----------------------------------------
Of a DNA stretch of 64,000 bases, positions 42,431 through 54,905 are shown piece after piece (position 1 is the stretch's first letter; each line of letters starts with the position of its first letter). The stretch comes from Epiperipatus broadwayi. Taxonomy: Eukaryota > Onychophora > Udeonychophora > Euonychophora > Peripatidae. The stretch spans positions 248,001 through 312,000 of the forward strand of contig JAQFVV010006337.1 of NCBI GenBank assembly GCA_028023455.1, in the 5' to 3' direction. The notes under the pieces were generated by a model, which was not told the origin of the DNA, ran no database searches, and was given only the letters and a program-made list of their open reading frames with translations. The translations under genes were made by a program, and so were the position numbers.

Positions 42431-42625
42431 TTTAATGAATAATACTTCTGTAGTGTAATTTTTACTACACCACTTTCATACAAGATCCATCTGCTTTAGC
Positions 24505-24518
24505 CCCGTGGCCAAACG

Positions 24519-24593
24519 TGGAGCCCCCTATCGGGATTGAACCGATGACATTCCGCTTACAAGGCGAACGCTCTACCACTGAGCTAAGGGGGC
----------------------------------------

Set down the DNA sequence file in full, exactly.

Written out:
Of a DNA stretch of 64,000 bases, positions 42,431 through 54,905 are shown piece after piece (position 1 is the stretch's first letter; each line of letters starts with the position of its first letter). The stretch comes from Epiperipatus broadwayi. Taxonomy: Eukaryota > Onychophora > Udeonychophora > Euonychophora > Peripatidae. The stretch spans positions 248,001 through 312,000 of the forward strand of contig JAQFVV010006337.1 of NCBI GenBank assembly GCA_028023455.1, in the 5' to 3' direction. The notes under the pieces were generated by a model, which was not told the origin of the DNA, ran no database searches, and was given only the letters and a program-made list of their open reading frames with translations. The translations under genes were made by a program, and so were the position numbers.

Positions 42431-42625
42431 TTTAATGAATAATACTTCTGTAGTGTAATTTTTACTACACCACTTTCATACAAGATCCATCTGCTTTAGC
Positions 24505-24518
24505 CCCGTGGCCAAACG

Positions 24519-24593
24519 TGGAGCCCCCTATCGGGATTGAACCGATGACATTCCGCTTACAAGGCGAACGCTCTACCACTGAGCTAAGGGGGC